The manrikigusari, or 10,000 powers chain, also called the ryofundogusari, or double weighted chain, is yet another obscure Japanese weapon. The story about its origins that I like best is that the samurai who guarded Edo castle were forbidden from spilling blood, and so they set aside their usual weapons in favor of this unusual but effective weapon. The same story tells us that this is a modification of the kusarigama, or sickle and chain, with the sickle removed to create a weapon with no blade. I’m not certain I buy that because the kusarigama is Okinawan, and the samurai were not fans of the Okinawans.
Concealable and Versatile
This is perhaps the most effective flexible weapon I’m aware of, being not so long as to make it impossible to control, but long enough to create considerable reach. There are no rules, but a typical gusari is between 18 and 36 inches, with 20–24 inches being fairly typical. It’s quite versatile and can be used for strikes, chokes, traps, and throws. It’s also very small and concealable. One favored technique is to hold the coiled chain in one hand and throw one weight while holding on to the other.
Although not impossible to control, this weapon is very difficult to learn and use effectively.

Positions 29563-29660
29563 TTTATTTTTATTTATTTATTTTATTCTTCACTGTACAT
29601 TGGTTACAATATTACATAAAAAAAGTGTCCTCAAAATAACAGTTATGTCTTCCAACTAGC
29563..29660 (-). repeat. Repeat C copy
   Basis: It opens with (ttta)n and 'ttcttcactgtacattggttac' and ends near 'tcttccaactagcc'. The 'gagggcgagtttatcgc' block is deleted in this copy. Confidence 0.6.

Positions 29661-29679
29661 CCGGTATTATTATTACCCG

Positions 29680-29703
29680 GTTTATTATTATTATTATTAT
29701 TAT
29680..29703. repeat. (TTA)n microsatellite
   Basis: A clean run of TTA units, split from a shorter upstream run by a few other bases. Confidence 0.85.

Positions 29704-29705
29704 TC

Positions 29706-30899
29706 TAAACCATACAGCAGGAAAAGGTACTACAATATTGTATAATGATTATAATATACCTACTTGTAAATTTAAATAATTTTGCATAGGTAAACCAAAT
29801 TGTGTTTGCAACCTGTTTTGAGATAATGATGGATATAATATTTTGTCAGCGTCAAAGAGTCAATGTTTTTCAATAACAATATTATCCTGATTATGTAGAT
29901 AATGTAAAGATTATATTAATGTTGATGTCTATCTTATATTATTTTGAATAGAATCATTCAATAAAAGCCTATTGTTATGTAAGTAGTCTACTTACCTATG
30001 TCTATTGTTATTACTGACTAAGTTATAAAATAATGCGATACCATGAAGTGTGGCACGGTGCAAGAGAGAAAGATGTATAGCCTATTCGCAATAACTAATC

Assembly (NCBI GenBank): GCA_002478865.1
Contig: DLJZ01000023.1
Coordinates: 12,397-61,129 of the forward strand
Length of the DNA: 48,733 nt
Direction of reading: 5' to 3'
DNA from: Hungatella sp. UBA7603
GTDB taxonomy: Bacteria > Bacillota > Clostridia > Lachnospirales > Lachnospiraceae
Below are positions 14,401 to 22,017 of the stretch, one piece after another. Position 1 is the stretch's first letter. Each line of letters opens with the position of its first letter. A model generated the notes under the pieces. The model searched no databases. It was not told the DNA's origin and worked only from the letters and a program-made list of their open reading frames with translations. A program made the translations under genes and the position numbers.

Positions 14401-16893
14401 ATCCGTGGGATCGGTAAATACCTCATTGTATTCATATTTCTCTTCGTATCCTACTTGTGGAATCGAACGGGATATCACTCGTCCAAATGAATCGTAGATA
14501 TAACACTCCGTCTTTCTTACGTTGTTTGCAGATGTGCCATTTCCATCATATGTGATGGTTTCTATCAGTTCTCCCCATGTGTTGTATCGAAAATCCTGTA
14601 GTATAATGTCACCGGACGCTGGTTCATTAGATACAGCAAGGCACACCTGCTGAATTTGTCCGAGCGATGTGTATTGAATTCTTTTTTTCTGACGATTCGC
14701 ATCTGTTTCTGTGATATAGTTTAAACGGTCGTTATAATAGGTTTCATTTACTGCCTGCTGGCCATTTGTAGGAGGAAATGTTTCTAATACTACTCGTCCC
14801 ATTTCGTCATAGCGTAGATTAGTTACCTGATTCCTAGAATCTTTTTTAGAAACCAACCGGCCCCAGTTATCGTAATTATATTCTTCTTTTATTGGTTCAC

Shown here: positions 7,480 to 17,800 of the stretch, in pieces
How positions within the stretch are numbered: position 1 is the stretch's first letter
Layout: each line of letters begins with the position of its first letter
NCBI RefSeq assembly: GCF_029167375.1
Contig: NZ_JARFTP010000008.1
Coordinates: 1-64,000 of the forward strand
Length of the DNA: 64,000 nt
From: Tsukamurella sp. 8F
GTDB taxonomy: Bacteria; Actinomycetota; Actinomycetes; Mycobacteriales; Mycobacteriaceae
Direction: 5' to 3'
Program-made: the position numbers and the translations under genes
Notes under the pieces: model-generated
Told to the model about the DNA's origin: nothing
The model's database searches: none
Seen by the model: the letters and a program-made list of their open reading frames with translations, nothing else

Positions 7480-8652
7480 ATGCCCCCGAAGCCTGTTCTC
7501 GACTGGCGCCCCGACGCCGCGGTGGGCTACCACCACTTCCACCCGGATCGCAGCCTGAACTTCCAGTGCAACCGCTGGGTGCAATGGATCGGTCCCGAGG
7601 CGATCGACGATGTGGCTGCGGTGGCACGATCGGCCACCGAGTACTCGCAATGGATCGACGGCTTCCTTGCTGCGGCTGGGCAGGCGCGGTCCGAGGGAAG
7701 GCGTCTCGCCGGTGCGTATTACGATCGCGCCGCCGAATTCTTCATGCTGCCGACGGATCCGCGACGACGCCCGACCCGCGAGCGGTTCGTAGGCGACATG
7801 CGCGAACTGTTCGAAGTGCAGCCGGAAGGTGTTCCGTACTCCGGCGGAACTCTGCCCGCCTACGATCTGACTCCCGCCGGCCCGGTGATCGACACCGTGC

Don’t Beat Yourself Up
Flexible weapons have the nasty tendency of biting the operator, and this one is no exception. It’s hard to control when swung, and the weights will cause a very deep bruise every time. If it strikes an area over bone, it will cut, despite its being considered a “bloodless” weapon. In expert hands, however, it can be concealed and then quickly deployed to devastating effect.
This one is very simple to make, and the materials are inexpensive mild (low carbon) steel. I’ve used materials of various sizes, but I think I’ve settled on 1/2” square bar, 3” long, drilled and ground thinner on one end to receive the ring. The ring is either 3/16” round bar, or a link from larger chain. I cut the ring and bend it open, put on the chain and weight, bend the ring closed, and MIG weld the seam.
A short soak in ferric chloride followed by a cold blue in 50/50 selenium / phosphoric acid, and it’s done. I think the cold blue really gives it the appearance of age.
Manriki-gusari . . . Do you-gusari?